ETEC 530: Constructivist Strategies for E-Learning


Constructivism is more than just creating engaging student-centered lessons, collaborative hands-on activities, or problem-solving among groups. Constructivism constitutes a major theory of knowing that is based on deep philosophical assumptions about how knowledge is acquired and the nature of reality.

This course is an advanced graduate course for educators interested in deeper philosophical discussions on knowledge and constructivism. This course will provide you with an opportunity to examine your personal beliefs about the nature of knowledge and truth, learn what philosophers have to say about these topics, and establish an understanding of how knowledge is central to constructivist pedagogy.

You will also explore the latest research on constructivist teaching strategies effective in schools and various educational settings. The language of constructivism and its principles will be applied to online learning environments with course activities and assignments.

Learning Objectives

This course will contribute to ongoing professional inquiries and a collective examination of:

  1. Knowledge and its definition based on a classical philosophical account;
  2. Constructivism as a theory of how one comes to know;
  3. Evidence of the impact of constructivist teaching strategies in education;
  4. Constructivist principles in education and their use in designing novel
    learning experiences, and,
  5. A design of lessons reflecting the major tenets of constructivism.


This is an advanced graduate course, divided into three modules. Graduate level readings from journal publications and books that are topically organized will form the basis of course discussions and activities. Each module builds upon the other and aims to enrich understanding of constructivism in educational settings. To foster community-building online, there will be numerous opportunities to share understandings in discussion fora and cafes as well as a requirement to interact with others every week (see participation in assignments).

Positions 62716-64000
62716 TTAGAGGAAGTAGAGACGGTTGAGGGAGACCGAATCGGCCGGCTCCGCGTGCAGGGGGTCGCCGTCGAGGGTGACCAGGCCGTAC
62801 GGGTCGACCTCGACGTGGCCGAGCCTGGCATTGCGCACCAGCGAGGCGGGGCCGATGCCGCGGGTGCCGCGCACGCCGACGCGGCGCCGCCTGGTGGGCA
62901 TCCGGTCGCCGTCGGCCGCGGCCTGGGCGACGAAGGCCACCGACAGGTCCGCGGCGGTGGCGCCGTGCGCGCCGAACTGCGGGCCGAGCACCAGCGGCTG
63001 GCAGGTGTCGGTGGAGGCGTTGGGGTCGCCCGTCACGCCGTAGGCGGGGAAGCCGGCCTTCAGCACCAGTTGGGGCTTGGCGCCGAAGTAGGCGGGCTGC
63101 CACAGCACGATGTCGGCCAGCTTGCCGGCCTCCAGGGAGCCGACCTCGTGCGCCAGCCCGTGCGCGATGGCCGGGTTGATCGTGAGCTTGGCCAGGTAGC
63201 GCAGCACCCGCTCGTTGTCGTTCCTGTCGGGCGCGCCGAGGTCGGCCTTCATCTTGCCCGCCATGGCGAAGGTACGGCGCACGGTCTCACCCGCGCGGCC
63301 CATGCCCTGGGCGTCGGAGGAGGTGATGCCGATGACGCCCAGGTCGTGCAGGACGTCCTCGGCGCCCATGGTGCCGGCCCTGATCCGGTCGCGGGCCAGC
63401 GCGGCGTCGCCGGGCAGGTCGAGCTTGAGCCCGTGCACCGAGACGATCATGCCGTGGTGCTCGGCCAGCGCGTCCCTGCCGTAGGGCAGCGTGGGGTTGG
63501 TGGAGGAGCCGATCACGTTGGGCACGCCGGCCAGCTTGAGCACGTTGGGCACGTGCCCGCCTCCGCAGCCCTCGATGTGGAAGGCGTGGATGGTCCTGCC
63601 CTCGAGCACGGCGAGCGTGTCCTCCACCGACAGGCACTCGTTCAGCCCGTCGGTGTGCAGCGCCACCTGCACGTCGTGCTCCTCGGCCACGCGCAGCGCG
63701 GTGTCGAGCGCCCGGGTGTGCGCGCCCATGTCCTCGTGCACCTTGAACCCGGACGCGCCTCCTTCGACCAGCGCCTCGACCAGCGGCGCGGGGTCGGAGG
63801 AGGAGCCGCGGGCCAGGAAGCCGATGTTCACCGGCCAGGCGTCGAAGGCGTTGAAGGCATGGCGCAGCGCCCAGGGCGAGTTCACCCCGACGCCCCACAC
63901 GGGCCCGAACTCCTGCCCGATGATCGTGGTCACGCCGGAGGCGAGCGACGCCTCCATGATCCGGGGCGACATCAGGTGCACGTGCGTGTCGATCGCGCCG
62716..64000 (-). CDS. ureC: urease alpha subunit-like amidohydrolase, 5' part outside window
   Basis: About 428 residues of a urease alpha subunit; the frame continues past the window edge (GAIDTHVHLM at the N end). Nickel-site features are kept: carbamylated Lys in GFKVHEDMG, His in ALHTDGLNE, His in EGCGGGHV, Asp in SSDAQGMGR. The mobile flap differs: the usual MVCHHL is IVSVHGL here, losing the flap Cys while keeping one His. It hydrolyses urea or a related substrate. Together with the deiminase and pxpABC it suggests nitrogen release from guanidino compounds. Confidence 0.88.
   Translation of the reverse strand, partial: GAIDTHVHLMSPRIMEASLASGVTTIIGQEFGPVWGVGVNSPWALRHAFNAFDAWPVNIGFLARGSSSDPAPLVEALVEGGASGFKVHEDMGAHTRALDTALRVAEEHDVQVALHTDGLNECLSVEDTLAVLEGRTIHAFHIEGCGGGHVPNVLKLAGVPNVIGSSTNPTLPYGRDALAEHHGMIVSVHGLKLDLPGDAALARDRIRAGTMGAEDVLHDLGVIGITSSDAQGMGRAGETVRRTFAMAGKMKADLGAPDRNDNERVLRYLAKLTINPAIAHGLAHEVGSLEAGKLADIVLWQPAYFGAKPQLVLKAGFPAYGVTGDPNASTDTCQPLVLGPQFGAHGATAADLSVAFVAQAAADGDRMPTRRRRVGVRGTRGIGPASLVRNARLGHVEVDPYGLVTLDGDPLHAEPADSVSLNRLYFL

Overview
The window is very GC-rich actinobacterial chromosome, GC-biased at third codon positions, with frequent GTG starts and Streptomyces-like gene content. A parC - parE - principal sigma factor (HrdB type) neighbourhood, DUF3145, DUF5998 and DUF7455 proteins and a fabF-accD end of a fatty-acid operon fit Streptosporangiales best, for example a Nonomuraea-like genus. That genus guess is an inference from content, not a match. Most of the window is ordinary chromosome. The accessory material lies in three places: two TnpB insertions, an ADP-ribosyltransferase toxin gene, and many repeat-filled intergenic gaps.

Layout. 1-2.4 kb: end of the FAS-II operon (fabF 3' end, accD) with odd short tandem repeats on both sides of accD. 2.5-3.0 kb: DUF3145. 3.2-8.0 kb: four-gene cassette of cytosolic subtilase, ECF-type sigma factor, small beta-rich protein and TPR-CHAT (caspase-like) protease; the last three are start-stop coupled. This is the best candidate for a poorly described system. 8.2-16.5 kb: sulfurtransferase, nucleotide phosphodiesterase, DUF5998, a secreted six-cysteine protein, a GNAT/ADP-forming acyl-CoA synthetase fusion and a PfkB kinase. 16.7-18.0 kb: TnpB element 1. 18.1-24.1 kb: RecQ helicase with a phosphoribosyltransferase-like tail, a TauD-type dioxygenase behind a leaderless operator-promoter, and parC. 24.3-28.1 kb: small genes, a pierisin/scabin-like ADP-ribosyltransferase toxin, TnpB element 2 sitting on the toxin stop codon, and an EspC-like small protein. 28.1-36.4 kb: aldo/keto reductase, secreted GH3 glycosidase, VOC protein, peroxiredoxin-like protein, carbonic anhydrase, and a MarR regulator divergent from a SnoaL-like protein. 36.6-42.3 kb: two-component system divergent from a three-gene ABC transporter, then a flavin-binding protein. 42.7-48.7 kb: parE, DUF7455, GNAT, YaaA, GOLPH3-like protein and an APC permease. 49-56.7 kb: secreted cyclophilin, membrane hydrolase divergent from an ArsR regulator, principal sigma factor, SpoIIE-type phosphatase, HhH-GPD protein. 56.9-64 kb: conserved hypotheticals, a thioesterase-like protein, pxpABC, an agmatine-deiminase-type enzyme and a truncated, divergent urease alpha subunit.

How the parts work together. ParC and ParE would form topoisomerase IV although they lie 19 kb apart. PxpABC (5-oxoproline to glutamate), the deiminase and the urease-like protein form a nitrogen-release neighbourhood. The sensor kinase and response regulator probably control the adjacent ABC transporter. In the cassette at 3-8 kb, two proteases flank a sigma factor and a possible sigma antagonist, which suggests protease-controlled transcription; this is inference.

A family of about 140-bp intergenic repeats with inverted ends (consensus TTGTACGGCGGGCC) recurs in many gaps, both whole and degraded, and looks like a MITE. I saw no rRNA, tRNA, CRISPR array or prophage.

Major topics within each module are listed below.

  • Module A. What is knowledge?

What is knowledge from a philosophical account? Why is justification of knowledge important? What are different Ways of Knowing? Vantage points on ways of knowing.

  • Module B. What is constructivism and what are constructivist strategies?

In what ways is an understanding of knowledge relevant to constructivism? Constructivism and the arguments against. Constructivist strategies for e-learning.

  • Module C. Constructivist pedagogy and designs for e-learning.

Constructivist pedagogy and assessment. Learners’ issues and constructivist pedagogy. Constructivism across the Lifespan.

Readings & Resources

This is a reading intensive course. Readings from journal publications and books that are topically organized will form the basis of course discussions and
activities. Two books will be read in this course:

Available as an eBook from the UBC Library or from Routledge, Amazon Kindle, and the UBC Bookstore.

  • Fosnot, C. T. (2013). Constructivism: Theory, perspectives, and practice (2nd ed.). Teachers College Press.

Available from Teachers College Press and Amazon Kindle.

We will also focus on readings from the primary research literature (peer-reviewed journal publications that are publishing raw data and an empirical analysis for the first time.) There will be also opportunities to select your own reading(s) of interest.

Assignments & Assessment

  • Assignment 1. Knowledge and Constructivism (15%)

This assignment involves a one page synthesis (single spaced), synthesizing your understanding of the relationship between knowledge, constructivism, and learning. As an option, the writing can be appended with a visual representation to total one page (eg., concept map, visual display, dialogue, Pinterest board).

  • Assignment 2. Research Café and self-reflection (30%)

This assignment involves facilitating an online discussion with your peers on teaching using constructivism (constructivist e-learning). Facilitation means that you will select the articles for your peers to read and prepare thought provoking questions that advance our knowledge of constructivism and how it may be applied to teaching online.

  • Assignment 3. Constructivism and E-Learning Final Assignment (35%)

There are two options. Both involve applying what you have learned on constructivism and e-learning to the construction of a lesson or a workshop.

  • Participation: Building a Learning Community of Professionals (20%)

There are regular Discussion Fora woven weekly into the course, and your insightful, professional, active, and on-time participation in these will be evaluated as an integral part of the course.

Minor course topic, activity, reading/resource, and assignment details may change from year to year.